Langara lighthouse granted heritage status

  • Tue Jul 28th, 2015 12:00pm
  • News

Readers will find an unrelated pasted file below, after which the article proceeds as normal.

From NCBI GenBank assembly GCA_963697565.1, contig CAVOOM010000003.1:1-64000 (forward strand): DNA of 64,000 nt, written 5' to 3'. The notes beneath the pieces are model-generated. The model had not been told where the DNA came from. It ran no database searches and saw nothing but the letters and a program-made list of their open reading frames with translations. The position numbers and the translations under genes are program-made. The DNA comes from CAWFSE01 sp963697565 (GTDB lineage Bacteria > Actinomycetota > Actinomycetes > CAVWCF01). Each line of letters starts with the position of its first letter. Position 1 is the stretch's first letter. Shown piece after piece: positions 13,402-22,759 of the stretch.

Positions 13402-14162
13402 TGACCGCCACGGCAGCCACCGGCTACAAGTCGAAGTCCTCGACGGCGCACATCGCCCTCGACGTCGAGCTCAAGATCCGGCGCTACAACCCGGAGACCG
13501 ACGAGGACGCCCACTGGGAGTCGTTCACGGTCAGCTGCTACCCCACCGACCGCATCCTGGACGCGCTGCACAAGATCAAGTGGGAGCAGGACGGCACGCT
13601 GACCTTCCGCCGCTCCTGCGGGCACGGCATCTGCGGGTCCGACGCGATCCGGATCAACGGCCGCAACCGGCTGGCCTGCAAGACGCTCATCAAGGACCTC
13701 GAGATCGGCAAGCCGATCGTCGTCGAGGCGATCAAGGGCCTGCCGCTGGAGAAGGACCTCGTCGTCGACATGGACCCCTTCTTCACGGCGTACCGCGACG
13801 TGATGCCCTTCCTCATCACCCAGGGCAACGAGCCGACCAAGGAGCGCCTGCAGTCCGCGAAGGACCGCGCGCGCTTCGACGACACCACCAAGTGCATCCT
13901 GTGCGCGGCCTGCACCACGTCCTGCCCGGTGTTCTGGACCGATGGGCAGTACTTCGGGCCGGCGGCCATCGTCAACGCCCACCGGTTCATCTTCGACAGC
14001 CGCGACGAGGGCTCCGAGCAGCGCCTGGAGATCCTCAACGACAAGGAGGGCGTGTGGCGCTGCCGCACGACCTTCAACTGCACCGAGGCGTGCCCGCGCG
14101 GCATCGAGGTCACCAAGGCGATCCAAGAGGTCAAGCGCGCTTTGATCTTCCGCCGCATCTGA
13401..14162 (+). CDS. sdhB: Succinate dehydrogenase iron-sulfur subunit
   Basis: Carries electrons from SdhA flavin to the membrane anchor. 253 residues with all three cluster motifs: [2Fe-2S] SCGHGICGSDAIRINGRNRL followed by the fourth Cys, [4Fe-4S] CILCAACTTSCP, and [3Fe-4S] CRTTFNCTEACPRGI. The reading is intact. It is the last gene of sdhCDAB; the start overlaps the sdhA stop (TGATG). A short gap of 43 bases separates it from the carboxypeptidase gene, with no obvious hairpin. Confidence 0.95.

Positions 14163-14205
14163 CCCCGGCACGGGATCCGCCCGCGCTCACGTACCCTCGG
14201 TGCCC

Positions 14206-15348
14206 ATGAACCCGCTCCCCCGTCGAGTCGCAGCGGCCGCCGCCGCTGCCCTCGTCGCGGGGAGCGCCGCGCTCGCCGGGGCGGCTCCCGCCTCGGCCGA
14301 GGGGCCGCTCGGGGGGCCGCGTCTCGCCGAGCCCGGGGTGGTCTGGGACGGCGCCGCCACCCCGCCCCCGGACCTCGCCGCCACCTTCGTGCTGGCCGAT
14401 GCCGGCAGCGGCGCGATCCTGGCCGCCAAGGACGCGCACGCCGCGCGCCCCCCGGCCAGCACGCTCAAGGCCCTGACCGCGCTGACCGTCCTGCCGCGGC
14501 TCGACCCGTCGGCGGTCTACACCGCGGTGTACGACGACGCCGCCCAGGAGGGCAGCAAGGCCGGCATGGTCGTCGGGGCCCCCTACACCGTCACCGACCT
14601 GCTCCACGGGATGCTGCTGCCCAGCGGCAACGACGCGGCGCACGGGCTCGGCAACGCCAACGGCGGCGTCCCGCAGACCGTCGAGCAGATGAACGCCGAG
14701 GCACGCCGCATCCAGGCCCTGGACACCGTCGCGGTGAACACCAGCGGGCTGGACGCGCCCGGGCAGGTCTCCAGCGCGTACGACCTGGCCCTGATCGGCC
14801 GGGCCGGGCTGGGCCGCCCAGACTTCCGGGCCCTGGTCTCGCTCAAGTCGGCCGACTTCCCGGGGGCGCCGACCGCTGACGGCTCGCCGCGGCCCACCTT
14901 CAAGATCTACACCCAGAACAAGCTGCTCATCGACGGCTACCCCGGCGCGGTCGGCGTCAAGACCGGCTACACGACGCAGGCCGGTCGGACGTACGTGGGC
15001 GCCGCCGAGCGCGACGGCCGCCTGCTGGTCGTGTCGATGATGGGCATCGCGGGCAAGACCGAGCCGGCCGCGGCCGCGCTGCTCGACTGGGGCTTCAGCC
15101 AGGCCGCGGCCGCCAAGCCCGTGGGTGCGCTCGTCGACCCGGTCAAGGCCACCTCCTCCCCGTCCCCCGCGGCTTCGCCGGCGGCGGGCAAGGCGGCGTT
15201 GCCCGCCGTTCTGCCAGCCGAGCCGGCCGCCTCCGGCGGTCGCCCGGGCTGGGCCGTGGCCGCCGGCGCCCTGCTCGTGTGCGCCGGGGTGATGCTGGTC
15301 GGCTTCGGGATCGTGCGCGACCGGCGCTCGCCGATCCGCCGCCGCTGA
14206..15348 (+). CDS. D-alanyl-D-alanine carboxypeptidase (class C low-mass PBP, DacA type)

By Evelyn von AlmassyHaida Gwaii ObserverThe light will keep shining at Langara Island’s lighthouse. Last week Parks Canada released a list of 74 lighthouses that have been granted heritage status, 21 of which are in BC, including Langara Island’s. In 2010 the Canadian Federal Government announced it would close 970 lighthouses across Canada, as modern technology made the iconic structures redundant and too expensive to maintain. Public outcry was heard from B.C. to Newfoundland, as communities were galvanized into action. Masset Mayor Andrew Merilees and the present and past councils, represented one of many communities across Canada who put in an application to the Heritage Ministry. There was a petition that needed to be signed, which supported their application for the community to review. Mr. Merilees said It was important that Langara Lighthouse be protected because of its proximity to Masset.”It is great whatever we can do to protect our historic buildings on the coast-the buildings are never going to be torn down.”McInnes lighthouse on McInnes Island, just east of Gwaii Haanas and south of Prince Rupert in Milbanke Sound, was also granted heritage status, a goal that Mayor Merilees also worked on. There is a personal connection for the Mayor, as his brother Fraser Merilees was the assistant lighthouse keeper for a year on that island.On Langara Island, five acres of forest were cleared and in 1912 the 30-foot hexagonal tower began to take shape. It consisted of reinforced concrete began, with six buttresses, topped with a single flashing light with a Fresnel lens costing $14,225. A fog alarm plant was bought for $10,200 from the Canadian Fog Signal Company of Toronto. In all, the station was built for $64,585. To help with deliveries from the supply steamers, a derrick was installed in 1915, and an aerial tramway in 1917. In 1929 a new building was added to house a radio beacon, and during WW II, a radar station was installed. During the war, the white and red buildings were painted a camouflage jungle green.James Forsythe, his wife Ellen and daughter Evelyn arrived on September 9, 1913 to be the island’s first light keepers. Since that time there have been 22 light keepers, with Gordon Schweer, his wife Judith, and son Guthrie, holding the record for being there the longest, from 1992 to 2010. When Guthrie was 13-years old, he was visited by Santa in an alternate red sleigh (a Coast Guard Sikorsky helicopter). He showed the jolly visitor his eight goats, a pet deer, and a flock of chickens, before taking him on a tour of the Fresnel lens.During WWII rats invaded the island, which began a minor side story in the island’s history. So pervasive were the rats that in 1957 light keeper Ed Hartt killed 59 rats with his revolver in just one week. In 1995, 4,000 bait stations, in a ground-based eradication program was begun, and in less than a month all the rats on the island were exterminated. Since then, the five species of burrow-nesting seabirds that had abandoned the island have shown a steady increase.The original Fresnel lens is still working. Presently Stanley Westhaven has been the light keeper since 2010.